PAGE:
Boris Johnson announces new national lockdown for England


Boris Johnson has announced that England is facing a third national lockdown, instructing everyone to “stay at home".


All schools will also close from tomorrow.


The prime minister made the call in a televised address on Monday evening, in which he said the “weeks ahead will be hardest yet”.


His announcement follows Scotland's First Minister Nicola Sturgeon, who announced a lockdown that will begin at midnight.


A scientific adviser to the government has said the latest shutdown was "inevitable" after Christmas Day mixing was allowed and a new, more transmissible variant of the virus, was identified.


People will be allowed to leave their homes for limited reasons like shopping for essentials, exercise, and medical assistance.


Mr Johnson also said people could still leave home "to escape domestic abuse". In the early weeks of the pandemic, isolation and lockdown resulted in a high rise in abuse cases, with victims having no way to escape their perpetrators.


Outdoor sports venues will have to close. But unlike spring's lockdown, nurseries will not be shuttered, elite sports can go ahead, and places of worship will remain open on the basis that attendees adhere to social distancing rules.


Meanwhile, minutes released from a meeting of the Scientific Advisory Group for Emergencies (SAGE) revealed ministers were urged two weeks ago to shut schools due to rising coronavirus infections.

However, the prime minister was still insisting on Sunday that he had "no doubt" that schools were "safe".


SAGE told the government on 22 December it was "highly unlikely" that allowing schools to open would keep the R number below 1, meaning the number of cases would continue to grow.


The UK's new daily Covid-19 cases soared above 50,000 for nearly a week, and hospitalisations have exceeded  April's peak.


According to the prime minister, there were 30% more Covid-19 patients in hospitals in England on Monday than a week earlier.


The health minister Matt Hancock said the country would move to the highest Covid-19 alert level, reflecting concern that the rising number of people in hospitals could overwhelm the National Health Service (NHS) in coming weeks.


Despite scrapping plans to relax restrictions for five days over the festive period, millions of people across England were allowed to mix with other households on Christmas day.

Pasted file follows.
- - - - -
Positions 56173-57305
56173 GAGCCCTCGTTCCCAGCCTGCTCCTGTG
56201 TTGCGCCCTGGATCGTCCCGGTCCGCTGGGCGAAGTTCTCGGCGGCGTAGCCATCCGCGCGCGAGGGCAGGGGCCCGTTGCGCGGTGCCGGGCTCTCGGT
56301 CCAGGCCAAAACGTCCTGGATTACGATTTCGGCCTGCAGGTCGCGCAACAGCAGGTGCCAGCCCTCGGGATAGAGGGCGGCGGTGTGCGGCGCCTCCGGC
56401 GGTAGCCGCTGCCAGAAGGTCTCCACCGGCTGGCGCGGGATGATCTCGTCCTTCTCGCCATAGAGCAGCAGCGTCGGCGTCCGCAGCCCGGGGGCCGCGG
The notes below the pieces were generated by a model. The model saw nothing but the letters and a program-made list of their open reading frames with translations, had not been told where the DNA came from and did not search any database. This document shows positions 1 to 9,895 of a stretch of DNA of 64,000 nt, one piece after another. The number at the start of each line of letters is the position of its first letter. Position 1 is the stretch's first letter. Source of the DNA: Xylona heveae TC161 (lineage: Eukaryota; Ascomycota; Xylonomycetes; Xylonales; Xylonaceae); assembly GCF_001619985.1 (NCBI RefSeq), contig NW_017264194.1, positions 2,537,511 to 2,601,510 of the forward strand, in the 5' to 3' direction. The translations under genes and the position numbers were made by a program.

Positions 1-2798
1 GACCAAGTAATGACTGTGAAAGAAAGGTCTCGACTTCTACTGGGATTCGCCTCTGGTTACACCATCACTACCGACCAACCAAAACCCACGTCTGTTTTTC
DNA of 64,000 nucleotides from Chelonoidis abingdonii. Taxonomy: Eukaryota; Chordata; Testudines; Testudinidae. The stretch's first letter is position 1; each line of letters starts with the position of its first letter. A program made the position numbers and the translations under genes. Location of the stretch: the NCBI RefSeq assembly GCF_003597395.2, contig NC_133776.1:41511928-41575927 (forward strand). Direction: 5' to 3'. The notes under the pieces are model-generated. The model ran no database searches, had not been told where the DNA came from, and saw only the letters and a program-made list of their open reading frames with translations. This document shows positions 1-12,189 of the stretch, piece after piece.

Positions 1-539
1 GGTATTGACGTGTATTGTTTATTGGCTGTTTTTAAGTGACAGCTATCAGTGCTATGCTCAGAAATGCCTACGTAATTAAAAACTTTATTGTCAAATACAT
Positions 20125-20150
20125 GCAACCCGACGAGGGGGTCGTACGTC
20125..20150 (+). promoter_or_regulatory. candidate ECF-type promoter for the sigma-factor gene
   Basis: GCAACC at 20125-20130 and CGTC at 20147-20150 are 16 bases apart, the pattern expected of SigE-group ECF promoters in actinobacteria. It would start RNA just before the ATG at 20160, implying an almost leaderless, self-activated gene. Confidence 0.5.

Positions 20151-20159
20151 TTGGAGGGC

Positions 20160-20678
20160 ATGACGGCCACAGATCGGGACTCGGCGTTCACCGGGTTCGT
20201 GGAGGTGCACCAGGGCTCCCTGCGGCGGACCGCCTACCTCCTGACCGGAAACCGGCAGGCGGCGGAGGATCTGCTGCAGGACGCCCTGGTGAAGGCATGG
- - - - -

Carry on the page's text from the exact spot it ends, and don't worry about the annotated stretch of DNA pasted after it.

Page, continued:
Mr Johnson announced on 19 December that up to three households could gather for just one day, apart from those in areas under Tier 4 restrictions.


New coronavirus variant

The new variant of coronavirus in the UK has been blamed for the rise in infections around the country.


A rise in cases linked to the variant was identified as far back as October and ministers had been warned about its increased transmissibility in November.


The government is hoping to rollout the

Covid-19 vaccine as soon as possible. However, there is still a long way to go before the millions in the top priority groups, mentioned by Johnson are vaccinated, including people "over the age of 70, all frontline health workers and everyone who is clinically vulnerable.


The prime minister has said that these groups are expected to have been offered their first doses by mid-February. However, since the beginning of December, when the UK became the first in the world to administer the clinically approved Pfizer/BionTech vaccaine, more than 1 million people have received the immunisation.


Students in the UK were due to return to school from the Christmas break on Monday. But less than a week ago, the government announced the return to school would be delayed by two weeks for almost all high-school pupils and some primary school children, with classes to take place remotely.


Major exams cancelled again

Meanwhile, GCSE and A Level students in England will not be sitting exams this summer once again as a result of the new lockdown measures that are likely to go on until mid-February.


Ministers are said to be working with the exams regulator Ofqual to find a system for awarding grades that "reflects the hard work" of pupils across the country.

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